A tiny mouse that was once believed to be extinct is starting to make a comeback along the Southern California coast. A breeding and reintroduction program for the Pacific pocket mouse reached a new milestone this month, after San Diego Zoo Global researchers made a big decision to allow the endangered mice access to areas outside of their carefully managed, fenced-in sanctuary. To do this, the research team cut small holes into the perimeter fence surrounding their current 1.6-acre area at Laguna Coast Wilderness Park in Orange County, California. Their hope is to provide the rodents the opportunity to thrive by moving beyond their current territory, while also allowing other animals vital to the ecosystem to gain access to the fenced land.
This major step comes less than two months after representatives from San Diego Zoo Global, the U.S. Fish and Wildlife Service and the California Department of Fish and Wildlife discovered that the second generation of Pacific pocket mice—born in the wild habitat—have begun to produce offspring, without human assistance. Researchers said they are thrilled with the continued success of this program—and with the increased breeding. Allowing the mice to leave their original area in the park will encourage them to continue growing their population.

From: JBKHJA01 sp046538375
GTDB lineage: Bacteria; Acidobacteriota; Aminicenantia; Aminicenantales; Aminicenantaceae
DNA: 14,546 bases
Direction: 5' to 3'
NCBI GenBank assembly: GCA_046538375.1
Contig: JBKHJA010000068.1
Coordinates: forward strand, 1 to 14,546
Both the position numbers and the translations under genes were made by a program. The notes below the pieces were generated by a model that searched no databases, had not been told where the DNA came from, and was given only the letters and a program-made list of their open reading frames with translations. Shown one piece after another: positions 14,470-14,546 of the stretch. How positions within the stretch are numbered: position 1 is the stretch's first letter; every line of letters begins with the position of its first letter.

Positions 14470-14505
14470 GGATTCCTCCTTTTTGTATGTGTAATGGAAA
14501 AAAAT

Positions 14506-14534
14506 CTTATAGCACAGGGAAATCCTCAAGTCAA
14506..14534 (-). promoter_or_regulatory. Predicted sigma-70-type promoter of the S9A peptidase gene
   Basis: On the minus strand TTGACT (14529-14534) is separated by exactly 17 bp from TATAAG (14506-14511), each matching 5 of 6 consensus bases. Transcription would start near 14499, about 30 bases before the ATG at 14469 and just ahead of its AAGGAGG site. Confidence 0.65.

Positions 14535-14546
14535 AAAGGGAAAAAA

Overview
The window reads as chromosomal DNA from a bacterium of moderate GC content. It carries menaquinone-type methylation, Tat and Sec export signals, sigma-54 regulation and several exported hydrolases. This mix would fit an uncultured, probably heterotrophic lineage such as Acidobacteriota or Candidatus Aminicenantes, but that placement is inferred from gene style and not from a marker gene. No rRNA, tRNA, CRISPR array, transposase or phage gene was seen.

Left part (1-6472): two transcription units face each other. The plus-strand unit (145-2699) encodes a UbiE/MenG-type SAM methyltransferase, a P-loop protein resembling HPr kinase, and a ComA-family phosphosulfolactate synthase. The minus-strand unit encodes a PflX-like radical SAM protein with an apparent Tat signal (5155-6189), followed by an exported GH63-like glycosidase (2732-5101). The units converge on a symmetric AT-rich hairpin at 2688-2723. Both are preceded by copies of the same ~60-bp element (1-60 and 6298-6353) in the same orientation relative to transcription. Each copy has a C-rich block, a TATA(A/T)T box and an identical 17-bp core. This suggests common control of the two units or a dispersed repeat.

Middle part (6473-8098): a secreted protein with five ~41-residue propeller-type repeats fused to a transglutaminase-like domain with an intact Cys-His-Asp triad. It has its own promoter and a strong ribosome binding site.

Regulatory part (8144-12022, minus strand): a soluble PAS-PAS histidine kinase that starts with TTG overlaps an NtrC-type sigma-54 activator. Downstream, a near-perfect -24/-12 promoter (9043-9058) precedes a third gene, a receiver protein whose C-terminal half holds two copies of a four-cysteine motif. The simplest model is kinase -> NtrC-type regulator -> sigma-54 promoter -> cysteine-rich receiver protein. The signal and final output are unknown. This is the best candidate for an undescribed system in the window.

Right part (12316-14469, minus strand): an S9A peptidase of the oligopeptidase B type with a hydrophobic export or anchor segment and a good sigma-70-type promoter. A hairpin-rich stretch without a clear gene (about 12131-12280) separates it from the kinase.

“This is a huge milestone for the project,” said Shauna King, research coordinator for San Diego Zoo Global. “The fact that they are reproducing in the wild, and do so well … that makes us very excited.”
The Pacific pocket mouse breeding program is managed by San Diego Zoo Institute for Conservation Research staff, working closely with the U.S. Fish and Wildlife Service, the California Department of Fish and Wildlife, and OC Parks, for the Laguna Coast Wilderness Park population. Starting in 2012, 34 adult Pacific pocket mice were taken from the three remaining wild populations to participate in this breeding program at an off-exhibit area at the San Diego Zoo Safari Park. To prepare the mice for release at the Laguna Coast Wilderness Park, the breeding facility utilized air conditioning and humidifiers to mimic the coastal temperatures and humidity levels these mice would experience. The facility was also equipped with large skylights to make sure these nocturnal animals remained attuned to the rising and setting of the sun, which cues their activities. Scientists trained the mice to spot potential threats and recognize food that they would likely encounter in their new, wild surroundings.
The Pacific pocket mouse is the smallest mouse species in North America, with adults typically weighing between 6 and 7 grams—about the same as three pennies. The subspecies, thought to be extinct in the 1980s, was rediscovered in 1993. It is currently listed as Endangered under the U.S. Endangered Species Act. Scientists consider these mice vital to their ecosystem, due to their function as seed dispersers for native plants throughout their habitat. They also dig burrows that hydrate and increase nutrient cycling in the soil, which encourages the growth of native plants.